Chances are you’re familiar with the renown Maslow’s Hierarchy of Needs. The psychological theory attempts to map out the stages of human growth, starting with physiological needs, like food, shelter, and safety, and moving onward and upward to love, belonging, esteem, until culminating in self-actualization.
The hierarchy is conceived as a pyramid with the basic needs at the bottom; to advance, you must first meet the requirements of the previous level. In other words, starvation takes precedence over safety. Most won’t have the bandwidth to sustain meaningful relationships if they feel unsafe, and they probably won’t reach their full potential if they lack self-esteem.
The same can be said about a business’s growth and development.
Basic Setup & Prosperity (Physiological)
In Maslow’s hierarchy, the first two levels of the pyramid reflect one’s ‘physiological needs’ – those that fulfill the basic requirements for survival. In business, startups first need capital and a good business model to get up and running, as well as some technology to stay afloat with at least minimal prosperity.
The early building blocks of the supply chain form here. Most companies will invest in resources such as websites and e-commerce fulfillment, and secure vendors for sourcing and shipping. Unfortunately, once many companies find their groove, they commonly abandon the quest for continued technological advancement and set their sights straight to becoming industry leaders.
Such illusions are detrimental to growth, and often leave businesses running in place. Quick and dirty fixes to inefficiencies won’t propel you further, and you can’t skip ahead to leveraging advanced tools if you don’t first acquire building blocks to support them (technology follows a hierarchy too). People long for an easy fix, like Blockchain or machine learning technology, that would magically propel them to leadership. But you can’t skip crucial steps, whether it’s digitization or data capturing. To advance, businesses must first lay the fundamental groundwork.
Facing the future is noble; but lunging headlong unequipped is foolhardy. The industry rewards those who plan intelligently and methodically, who critically consider incremental updates as they go, preparing their organizations for still-maturing technologies. Moreover, not all inventions that glitter are gold. Blockchain has become a classic example: it has merits in certain applications but is not yet – and may never be – a perfect fit for multi-enterprise business network and supply chain management.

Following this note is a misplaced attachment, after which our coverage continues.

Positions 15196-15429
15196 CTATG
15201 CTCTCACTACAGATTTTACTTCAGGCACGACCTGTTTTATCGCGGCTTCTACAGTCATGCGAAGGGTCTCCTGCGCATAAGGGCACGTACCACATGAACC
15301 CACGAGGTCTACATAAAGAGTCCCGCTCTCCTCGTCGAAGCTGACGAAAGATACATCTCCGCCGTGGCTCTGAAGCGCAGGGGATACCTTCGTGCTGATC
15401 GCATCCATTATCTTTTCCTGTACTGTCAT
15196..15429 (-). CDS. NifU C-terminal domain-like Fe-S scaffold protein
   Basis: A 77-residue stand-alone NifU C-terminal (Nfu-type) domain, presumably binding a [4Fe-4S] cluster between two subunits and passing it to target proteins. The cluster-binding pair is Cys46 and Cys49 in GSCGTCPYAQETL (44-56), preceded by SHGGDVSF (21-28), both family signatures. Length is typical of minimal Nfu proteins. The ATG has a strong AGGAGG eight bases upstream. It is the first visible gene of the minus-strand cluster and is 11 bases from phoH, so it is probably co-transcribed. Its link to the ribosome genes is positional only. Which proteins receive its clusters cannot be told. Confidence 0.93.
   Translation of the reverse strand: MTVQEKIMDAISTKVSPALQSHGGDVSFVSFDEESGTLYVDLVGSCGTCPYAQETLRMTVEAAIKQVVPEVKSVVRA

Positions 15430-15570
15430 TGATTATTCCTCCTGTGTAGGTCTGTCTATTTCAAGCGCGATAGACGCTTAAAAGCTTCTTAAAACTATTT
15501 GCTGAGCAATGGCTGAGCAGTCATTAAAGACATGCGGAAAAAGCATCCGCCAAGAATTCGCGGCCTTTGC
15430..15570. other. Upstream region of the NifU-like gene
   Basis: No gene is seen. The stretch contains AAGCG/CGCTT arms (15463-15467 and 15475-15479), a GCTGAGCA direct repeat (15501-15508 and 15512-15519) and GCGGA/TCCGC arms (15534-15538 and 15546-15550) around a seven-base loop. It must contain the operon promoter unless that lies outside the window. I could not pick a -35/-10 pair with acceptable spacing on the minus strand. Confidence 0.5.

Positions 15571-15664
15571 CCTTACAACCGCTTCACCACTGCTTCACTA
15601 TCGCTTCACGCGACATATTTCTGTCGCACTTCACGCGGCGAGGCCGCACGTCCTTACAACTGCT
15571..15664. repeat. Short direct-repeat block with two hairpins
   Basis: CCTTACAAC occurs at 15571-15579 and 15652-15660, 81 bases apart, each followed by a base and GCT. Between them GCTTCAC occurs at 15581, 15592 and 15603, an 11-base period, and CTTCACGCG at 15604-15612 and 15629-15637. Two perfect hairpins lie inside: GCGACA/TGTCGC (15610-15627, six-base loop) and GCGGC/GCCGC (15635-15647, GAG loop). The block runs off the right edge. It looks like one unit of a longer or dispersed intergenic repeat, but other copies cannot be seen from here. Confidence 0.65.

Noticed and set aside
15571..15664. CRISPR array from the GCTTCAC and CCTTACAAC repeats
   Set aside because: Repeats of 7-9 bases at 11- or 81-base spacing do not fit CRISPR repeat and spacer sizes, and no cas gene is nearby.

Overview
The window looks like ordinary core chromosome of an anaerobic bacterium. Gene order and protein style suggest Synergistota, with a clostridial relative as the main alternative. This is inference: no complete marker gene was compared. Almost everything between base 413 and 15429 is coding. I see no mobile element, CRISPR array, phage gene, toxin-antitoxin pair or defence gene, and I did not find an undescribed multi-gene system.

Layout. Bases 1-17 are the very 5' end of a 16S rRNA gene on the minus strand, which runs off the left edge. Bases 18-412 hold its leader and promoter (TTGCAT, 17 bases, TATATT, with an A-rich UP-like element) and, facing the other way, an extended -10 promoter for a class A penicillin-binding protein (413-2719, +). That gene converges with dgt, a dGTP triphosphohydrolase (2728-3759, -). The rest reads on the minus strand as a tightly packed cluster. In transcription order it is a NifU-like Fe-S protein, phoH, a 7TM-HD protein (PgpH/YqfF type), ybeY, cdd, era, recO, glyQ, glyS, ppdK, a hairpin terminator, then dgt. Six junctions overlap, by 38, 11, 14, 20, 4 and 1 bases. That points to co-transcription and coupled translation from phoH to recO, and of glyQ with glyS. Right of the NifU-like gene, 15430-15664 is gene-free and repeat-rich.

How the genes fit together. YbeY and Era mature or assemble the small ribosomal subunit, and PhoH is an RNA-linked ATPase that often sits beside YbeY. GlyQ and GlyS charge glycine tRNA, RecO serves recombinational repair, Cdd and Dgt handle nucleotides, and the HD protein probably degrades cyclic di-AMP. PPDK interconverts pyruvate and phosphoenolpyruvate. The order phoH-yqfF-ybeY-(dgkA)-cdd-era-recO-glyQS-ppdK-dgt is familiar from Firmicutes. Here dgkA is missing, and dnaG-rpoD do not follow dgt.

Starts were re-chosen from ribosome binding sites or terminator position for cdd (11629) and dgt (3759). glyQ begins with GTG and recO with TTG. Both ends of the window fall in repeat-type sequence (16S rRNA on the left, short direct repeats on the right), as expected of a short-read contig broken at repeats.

Leaders don’t follow the pack; they make sober and strategic assessments of every new fad. More importantly, they position themselves to immediately act when real opportunities arise.
Industry Relevance (Psychological)
A sense of belonging is a core component of being human and integral to personal growth and development. Much of the same holds true for building multi-enterprise business networks in today’s evolving supply chain. An organization’s expansion involves omnichannel fulfillment, globalization, or other frontiers that expose them to greater levels of uncertainty and regulation – some of the biggest drivers of collaboration to handle new complexities.
Building a far-reaching network will only get you so far. Every level up on the pyramid introduces a new league to contend with. Whereas the first two foundation layers are like competing with your immediate neighbors, the national and global stages are incomparably more intense. Static modeling won’t cut it. If you don’t adapt your partnering to suit the very specific needs of each changing product or tailor collaborations to the demands of each order, you miss out on valuable opportunities for customization and optimization.